DouglasMollThe combination of majority rule and lack of exit rights leaves minority members of LLCs vulnerable to freeze-out and other oppressive conduct by the majority, yet unlike in the large majority of states which provide statutory dissolution and buy-out remedies to oppressed minority shareholders in close corporations, most states (including New York) do not offer similar protection and remedies for minority LLC members.

Perhaps no one has studied and written about the problem of minority oppression in LLCs and other closely held business entities more and with greater insight than Professor Douglas K. Moll, who teaches at the University of Houston Law Center. Back in 2009 I posted here an online interview of Doug on the subject of shareholder oppression in closely held corporations, in which he also commented on minority oppression in LLCs.

Since then the LLC’s growing hegemony has continued full throttle, with that form of business entity in most if not all states far surpassing the traditional corporation as the preferred form for newly formed firms, making all the more pressing the problem of trapped-in minority LLC members. A few months ago, Doug posted at the Business Law Prof Blog a short piece called Minority Oppression in the LLC in which he echoed many of the themes more fully developed in his 2005 article in the Wake Forest Law Review called Minority Oppression & The Limited Liability Company: Learning (or Not) from Close Corporation History (available here on SSRN).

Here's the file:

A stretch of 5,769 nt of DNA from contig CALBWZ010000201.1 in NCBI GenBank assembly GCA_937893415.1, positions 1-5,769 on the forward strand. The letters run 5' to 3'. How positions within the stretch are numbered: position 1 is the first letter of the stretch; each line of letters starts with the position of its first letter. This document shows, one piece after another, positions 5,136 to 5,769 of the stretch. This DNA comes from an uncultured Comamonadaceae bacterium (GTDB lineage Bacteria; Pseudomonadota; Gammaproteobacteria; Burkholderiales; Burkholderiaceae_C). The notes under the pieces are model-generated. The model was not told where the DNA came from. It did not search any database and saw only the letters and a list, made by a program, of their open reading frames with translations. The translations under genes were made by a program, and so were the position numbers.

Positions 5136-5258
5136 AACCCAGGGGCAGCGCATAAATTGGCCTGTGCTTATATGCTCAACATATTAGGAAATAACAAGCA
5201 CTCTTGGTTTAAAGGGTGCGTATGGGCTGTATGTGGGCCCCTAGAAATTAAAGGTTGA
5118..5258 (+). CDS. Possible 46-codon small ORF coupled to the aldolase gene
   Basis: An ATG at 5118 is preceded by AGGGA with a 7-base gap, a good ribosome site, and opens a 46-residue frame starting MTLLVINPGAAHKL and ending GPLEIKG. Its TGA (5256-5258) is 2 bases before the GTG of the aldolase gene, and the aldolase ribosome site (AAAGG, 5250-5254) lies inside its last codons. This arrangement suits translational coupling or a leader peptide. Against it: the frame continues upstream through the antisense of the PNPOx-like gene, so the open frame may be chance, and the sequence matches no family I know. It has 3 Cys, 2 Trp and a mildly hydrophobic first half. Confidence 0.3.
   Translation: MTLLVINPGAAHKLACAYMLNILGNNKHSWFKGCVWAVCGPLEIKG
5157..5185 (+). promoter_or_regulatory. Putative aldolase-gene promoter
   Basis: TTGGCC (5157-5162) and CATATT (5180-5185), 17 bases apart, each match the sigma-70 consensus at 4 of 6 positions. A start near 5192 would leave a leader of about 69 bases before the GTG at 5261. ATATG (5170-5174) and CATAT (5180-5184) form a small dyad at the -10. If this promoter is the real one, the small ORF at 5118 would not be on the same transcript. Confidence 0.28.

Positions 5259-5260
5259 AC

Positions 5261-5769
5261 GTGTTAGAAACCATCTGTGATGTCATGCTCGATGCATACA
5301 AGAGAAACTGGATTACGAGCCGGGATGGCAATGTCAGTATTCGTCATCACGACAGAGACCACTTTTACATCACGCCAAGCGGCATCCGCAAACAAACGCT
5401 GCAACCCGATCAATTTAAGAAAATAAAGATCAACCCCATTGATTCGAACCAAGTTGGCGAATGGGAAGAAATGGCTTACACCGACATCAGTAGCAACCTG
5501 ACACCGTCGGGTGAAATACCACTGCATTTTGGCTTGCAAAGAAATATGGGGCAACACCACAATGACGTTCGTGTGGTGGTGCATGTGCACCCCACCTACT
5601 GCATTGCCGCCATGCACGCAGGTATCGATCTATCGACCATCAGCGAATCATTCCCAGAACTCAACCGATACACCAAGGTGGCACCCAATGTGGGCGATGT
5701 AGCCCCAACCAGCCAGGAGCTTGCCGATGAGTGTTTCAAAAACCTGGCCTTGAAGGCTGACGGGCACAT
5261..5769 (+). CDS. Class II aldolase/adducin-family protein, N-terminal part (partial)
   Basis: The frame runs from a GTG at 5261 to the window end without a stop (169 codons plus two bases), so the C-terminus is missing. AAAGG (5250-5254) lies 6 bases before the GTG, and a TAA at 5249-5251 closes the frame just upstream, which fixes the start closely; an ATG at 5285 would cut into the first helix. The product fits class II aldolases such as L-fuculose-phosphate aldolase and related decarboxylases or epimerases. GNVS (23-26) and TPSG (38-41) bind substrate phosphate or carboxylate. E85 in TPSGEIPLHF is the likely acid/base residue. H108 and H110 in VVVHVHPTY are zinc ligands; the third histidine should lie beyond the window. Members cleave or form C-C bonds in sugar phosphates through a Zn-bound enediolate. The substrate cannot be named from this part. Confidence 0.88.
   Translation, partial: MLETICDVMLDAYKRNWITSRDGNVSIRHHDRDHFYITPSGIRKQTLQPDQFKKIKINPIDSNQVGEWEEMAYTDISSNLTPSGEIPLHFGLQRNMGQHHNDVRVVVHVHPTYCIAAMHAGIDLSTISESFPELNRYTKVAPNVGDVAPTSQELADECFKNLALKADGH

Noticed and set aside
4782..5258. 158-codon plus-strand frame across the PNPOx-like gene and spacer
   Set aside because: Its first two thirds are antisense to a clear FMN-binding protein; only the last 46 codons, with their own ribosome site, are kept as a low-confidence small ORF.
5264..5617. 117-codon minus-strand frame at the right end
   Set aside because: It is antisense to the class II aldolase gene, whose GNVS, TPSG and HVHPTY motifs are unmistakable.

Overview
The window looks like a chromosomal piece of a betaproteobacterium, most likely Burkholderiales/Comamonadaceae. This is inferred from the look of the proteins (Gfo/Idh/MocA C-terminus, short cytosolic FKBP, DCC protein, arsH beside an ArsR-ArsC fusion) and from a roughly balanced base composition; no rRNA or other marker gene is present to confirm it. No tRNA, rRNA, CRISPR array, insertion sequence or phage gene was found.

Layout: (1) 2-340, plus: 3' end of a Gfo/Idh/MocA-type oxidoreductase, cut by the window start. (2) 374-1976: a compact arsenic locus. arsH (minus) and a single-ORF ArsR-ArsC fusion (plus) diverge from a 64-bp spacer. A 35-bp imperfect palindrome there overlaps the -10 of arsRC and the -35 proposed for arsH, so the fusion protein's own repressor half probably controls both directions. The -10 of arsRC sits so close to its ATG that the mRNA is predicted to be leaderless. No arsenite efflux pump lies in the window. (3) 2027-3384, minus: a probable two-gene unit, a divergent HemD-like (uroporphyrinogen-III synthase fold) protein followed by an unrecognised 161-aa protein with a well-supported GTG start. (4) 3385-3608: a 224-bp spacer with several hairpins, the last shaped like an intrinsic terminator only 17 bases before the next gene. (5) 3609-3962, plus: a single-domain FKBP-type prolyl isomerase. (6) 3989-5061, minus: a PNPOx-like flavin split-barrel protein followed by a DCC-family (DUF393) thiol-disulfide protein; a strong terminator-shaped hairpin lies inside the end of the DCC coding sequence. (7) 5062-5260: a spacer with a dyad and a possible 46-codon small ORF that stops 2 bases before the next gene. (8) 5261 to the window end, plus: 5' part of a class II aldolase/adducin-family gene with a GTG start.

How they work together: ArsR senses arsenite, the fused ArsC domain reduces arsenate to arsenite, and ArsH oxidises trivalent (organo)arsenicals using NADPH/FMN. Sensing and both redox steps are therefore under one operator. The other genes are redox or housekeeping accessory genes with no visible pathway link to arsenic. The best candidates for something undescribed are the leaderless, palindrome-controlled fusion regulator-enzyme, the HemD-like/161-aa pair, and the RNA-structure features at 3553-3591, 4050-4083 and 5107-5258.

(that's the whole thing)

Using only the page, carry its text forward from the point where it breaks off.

I recently invited Doug onto my Business Divorce Roundtable podcast to talk about minority oppression in LLCs. In the interview, a link to which is provided at the bottom of this post, Doug discusses:

  • the basic concepts of minority oppression stemming from majority control and lack of exit rights;
  • the historical evolution of LLC member exit rights and remedies driven largely by tax treatment considerations;
  • the disparity in the number of states that provide statutory dissolution and buy-out remedies for minority shareholders in close corporations versus minority members in LLCs;
  • the availability of fiduciary doctrine as substitute, however adequate or inadequate, for dissolution remedies; and
  • the similar opportunities for minority oppression present in the LLC form as compared with the close corporation, and therefore the similar need for a protective oppression doctrine.

It was a pleasure talking with Doug, who’s a powerful thinker, articulate speaker, and terrific teacher with a deep understanding of both the legal and practical challenges that can arise in relations among business co-owners under the various corporation, partnership, and LLC statutory schemes.

So give the interview a listen. It’ll be 40 minutes very well spent.